Market Order vs. Limit OrderDecember 15th, 2021
Have you ever wondered about the difference between a market order vs. a limit order? In his recent webinar How to Spot Market Manipulation, Optic Trading President Adam Ryan broke explained the two order types in detail. He said that a market order guarantees you the fill, but not the price. On the other hand, a limit order guarantees you the price, but not the fill.
A market order will be filled at whatever price the market dictates at the moment when the order is filled. To illustrate this, Ryan imagined a situation where the price is at a certain point and you want to buy. With a market order, you can be confident that your order will be filled. However, you also need to be aware that, depending on how many orders are in the book, the price may change before your order gets filled. Therefore, you could wind up buying your contracts at a higher price than you were anticipating.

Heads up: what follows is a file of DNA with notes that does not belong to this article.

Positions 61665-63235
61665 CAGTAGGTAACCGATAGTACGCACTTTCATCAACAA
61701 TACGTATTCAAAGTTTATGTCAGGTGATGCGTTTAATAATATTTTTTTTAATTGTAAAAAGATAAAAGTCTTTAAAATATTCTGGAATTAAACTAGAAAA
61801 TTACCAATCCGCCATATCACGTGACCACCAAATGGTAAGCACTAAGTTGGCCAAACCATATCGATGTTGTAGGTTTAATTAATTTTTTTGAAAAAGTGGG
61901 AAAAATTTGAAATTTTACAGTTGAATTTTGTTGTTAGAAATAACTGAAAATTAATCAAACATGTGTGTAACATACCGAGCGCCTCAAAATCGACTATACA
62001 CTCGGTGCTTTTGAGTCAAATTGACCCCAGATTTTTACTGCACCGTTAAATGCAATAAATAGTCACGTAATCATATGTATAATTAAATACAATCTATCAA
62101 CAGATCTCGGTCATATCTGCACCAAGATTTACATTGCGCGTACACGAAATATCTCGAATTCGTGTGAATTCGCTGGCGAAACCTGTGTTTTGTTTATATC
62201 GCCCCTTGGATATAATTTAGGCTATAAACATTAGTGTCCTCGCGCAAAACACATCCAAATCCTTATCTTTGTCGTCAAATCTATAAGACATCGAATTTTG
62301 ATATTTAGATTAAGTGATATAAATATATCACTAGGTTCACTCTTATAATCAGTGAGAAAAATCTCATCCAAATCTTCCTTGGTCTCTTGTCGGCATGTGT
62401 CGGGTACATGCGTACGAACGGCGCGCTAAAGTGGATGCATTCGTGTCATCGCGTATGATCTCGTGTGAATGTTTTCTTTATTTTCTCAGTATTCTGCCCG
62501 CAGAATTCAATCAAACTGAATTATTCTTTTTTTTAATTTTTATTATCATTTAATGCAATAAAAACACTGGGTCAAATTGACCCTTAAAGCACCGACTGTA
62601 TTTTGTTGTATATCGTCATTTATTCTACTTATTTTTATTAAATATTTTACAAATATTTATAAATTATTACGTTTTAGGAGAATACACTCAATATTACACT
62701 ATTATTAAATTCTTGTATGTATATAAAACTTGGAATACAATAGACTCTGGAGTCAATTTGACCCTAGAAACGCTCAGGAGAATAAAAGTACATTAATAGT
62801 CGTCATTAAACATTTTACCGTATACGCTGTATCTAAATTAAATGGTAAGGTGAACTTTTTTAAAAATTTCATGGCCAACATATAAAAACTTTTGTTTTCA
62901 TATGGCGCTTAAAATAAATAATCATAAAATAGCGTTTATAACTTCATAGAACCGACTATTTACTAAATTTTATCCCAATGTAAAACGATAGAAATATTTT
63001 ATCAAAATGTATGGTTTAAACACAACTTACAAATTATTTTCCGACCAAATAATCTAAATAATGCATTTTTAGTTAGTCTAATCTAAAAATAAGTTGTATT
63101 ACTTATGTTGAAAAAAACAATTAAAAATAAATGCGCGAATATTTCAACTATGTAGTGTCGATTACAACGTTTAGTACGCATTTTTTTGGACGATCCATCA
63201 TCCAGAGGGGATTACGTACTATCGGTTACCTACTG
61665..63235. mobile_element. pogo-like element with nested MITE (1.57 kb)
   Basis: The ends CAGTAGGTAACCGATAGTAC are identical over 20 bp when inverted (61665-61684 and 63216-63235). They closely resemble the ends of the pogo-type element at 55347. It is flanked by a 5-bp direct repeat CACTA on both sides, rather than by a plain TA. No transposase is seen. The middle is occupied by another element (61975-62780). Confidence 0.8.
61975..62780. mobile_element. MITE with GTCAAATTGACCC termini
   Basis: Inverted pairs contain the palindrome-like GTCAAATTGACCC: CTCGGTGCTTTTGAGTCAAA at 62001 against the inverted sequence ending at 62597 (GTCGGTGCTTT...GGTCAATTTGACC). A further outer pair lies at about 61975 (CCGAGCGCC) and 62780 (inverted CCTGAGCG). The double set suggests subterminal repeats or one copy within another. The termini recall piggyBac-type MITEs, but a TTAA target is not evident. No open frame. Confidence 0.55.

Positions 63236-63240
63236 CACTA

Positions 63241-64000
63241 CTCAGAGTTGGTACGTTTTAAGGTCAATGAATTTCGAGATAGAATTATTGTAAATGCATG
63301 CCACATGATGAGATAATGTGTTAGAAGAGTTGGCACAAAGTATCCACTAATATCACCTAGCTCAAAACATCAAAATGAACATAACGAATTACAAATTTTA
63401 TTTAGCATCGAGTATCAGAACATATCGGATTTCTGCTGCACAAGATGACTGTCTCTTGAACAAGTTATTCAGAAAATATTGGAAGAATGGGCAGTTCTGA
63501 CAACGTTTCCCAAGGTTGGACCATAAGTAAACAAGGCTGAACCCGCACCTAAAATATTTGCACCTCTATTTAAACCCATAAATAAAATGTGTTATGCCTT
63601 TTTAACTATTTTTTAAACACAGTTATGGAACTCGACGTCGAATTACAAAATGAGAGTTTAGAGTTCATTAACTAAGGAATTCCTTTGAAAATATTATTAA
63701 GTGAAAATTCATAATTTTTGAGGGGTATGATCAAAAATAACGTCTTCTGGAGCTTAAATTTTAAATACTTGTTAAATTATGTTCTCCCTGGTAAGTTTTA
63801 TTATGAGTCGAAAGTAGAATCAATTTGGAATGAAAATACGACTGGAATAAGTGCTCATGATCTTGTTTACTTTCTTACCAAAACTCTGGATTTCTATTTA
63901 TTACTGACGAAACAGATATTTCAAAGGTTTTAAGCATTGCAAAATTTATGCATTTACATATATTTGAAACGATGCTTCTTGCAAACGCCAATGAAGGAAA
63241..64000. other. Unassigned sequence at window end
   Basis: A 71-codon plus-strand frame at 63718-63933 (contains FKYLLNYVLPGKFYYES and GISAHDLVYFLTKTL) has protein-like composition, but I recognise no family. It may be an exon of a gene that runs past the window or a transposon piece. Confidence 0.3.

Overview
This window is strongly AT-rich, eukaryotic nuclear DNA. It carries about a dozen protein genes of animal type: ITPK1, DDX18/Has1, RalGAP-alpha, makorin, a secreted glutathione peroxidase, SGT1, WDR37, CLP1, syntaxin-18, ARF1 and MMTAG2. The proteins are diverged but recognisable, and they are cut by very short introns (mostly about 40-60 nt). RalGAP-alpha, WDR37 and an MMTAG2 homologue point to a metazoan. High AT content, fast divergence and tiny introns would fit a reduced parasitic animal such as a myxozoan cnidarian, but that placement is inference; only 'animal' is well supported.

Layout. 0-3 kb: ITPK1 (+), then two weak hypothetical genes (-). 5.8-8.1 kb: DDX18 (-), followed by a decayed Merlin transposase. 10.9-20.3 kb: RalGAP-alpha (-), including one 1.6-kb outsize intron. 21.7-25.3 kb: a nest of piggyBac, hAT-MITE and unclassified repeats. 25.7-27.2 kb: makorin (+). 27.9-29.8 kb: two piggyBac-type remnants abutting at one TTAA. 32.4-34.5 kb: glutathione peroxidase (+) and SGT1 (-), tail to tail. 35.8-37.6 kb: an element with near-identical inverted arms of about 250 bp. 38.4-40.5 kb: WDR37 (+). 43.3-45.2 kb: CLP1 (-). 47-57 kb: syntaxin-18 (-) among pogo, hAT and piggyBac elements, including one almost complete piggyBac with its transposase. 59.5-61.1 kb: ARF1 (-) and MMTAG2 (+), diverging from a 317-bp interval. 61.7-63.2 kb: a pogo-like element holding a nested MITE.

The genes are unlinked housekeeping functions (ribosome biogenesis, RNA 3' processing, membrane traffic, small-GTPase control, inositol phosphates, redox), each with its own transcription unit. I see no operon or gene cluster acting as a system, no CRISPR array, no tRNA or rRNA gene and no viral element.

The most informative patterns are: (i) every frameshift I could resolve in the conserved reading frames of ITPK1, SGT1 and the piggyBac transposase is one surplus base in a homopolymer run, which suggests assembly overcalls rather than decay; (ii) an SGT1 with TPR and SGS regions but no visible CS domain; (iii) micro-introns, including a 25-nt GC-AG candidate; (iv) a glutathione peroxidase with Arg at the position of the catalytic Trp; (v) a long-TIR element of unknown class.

So why would you ever want to use a market order, if you aren’t going to get your price? One example is when utilizing a stop-loss. If you are aiming to exit the market at a predetermined loss, you would want to use a market order. Otherwise, your manageable loss may become much larger while you wait for the price to reach the level you want. Another reason to use a market order is in a situation where the market is breaking out and moving quickly. In this case, you would want to get in as fast as possible, in order to not get left behind.
While market orders guarantee your fill but not your price, limit orders work the opposite way. A limit order will only be filled when (and if) the market reaches your specified price. The benefit of this is obvious: you won’t find yourself making trades at prices you weren’t expecting. The downside is that, if the market never reaches the price you specified, your order will never be filled. Similarly, your order may only be partially filled, if price moves away from your specifications before your order has had a chance to fill completely.
In this short clip, Adam Ryan explains these two order types, and their pros and cons, in greater detail. If you are interested in learning more about price movement and how to be aware of it, be sure to check out Ryan’s full- length webinar.
If you enjoyed this clip, be sure to watch these other market-analysis webinars: Use Current and Past Price Action to Place Trades with Raffi Sosikian of Pinnacle Quant and Combine Price Action, Order Flow and Momentum with Rob Mitchell of IndicatorSmart
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